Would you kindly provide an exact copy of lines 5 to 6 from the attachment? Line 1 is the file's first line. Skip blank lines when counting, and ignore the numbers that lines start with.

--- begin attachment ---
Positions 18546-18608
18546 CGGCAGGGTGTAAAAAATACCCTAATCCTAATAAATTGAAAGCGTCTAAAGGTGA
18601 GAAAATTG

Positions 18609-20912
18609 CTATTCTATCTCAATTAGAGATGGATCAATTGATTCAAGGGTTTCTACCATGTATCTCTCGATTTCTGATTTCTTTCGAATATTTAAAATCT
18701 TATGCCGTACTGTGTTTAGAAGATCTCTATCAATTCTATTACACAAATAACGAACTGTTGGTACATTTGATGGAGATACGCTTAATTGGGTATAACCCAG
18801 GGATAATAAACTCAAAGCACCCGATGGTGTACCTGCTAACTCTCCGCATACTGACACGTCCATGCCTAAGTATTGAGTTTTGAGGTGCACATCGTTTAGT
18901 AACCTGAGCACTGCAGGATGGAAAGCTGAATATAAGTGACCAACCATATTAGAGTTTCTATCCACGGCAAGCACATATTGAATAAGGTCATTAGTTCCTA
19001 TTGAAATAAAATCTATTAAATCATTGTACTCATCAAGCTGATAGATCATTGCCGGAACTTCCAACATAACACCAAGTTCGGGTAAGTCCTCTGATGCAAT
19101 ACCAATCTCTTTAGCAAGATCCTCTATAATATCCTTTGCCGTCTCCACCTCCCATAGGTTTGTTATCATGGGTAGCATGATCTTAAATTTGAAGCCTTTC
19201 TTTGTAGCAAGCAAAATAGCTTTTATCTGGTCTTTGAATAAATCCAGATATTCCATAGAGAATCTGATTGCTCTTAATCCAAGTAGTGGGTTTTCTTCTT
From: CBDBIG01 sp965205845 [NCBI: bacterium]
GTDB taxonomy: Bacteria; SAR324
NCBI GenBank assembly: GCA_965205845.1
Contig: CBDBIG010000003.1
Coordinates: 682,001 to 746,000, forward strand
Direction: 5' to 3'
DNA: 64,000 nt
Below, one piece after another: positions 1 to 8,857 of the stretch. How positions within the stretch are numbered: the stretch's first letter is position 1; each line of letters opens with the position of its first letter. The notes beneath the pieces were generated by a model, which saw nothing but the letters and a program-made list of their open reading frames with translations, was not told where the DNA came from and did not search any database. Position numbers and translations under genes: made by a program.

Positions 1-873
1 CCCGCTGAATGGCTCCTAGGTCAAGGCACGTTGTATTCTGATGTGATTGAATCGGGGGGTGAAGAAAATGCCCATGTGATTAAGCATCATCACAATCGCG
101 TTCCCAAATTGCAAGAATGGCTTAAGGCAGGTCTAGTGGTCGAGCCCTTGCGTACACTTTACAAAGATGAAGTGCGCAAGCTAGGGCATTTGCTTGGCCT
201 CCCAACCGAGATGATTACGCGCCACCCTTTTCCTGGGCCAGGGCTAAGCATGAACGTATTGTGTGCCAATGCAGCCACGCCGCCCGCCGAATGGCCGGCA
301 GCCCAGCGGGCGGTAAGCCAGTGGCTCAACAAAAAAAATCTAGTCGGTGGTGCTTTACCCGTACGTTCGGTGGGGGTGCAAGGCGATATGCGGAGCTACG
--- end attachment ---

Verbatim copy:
18609 CTATTCTATCTCAATTAGAGATGGATCAATTGATTCAAGGGTTTCTACCATGTATCTCTCGATTTCTGATTTCTTTCGAATATTTAAAATCT
18701 TATGCCGTACTGTGTTTAGAAGATCTCTATCAATTCTATTACACAAATAACGAACTGTTGGTACATTTGATGGAGATACGCTTAATTGGGTATAACCCAG